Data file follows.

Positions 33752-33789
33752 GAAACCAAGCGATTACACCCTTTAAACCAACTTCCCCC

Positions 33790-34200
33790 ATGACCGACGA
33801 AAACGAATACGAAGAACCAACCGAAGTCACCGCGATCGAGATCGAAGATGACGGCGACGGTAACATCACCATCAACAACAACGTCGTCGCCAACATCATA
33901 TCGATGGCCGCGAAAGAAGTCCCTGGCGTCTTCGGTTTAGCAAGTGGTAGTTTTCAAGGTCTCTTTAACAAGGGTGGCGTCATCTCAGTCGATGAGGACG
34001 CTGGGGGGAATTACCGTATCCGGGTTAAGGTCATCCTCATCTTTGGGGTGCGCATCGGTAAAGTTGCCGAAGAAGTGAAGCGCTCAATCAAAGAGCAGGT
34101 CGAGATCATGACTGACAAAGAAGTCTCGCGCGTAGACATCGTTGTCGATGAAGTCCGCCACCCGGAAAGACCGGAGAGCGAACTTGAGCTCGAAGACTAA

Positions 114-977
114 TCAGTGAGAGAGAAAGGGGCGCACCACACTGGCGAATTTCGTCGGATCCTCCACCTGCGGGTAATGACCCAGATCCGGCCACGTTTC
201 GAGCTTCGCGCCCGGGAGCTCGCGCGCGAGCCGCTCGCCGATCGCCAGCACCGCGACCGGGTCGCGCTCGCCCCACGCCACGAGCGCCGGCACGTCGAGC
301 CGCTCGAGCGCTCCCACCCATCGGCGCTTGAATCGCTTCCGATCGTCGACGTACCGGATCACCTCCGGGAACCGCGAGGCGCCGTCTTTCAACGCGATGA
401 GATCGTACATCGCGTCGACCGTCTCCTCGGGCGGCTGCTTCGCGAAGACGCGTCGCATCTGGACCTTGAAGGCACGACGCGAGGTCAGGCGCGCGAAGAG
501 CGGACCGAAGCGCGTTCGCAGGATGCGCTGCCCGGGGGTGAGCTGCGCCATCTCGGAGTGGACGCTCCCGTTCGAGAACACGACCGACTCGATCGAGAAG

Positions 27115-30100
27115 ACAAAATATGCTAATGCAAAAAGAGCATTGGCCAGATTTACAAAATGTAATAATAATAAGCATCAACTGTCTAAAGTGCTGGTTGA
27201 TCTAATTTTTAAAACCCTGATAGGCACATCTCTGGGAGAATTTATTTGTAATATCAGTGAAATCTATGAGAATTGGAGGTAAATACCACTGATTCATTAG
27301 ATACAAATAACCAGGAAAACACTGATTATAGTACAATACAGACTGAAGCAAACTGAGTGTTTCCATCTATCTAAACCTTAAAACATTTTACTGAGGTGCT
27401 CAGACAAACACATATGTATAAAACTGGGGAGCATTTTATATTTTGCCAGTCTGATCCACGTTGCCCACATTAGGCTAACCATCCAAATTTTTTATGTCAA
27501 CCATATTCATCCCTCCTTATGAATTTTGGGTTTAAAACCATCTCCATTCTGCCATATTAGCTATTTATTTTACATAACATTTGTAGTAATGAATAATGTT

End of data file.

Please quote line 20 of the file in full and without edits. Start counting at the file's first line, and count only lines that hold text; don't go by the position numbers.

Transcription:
27501 CCATATTCATCCCTCCTTATGAATTTTGGGTTTAAAACCATCTCCATTCTGCCATATTAGCTATTTATTTTACATAACATTTGTAGTAATGAATAATGTT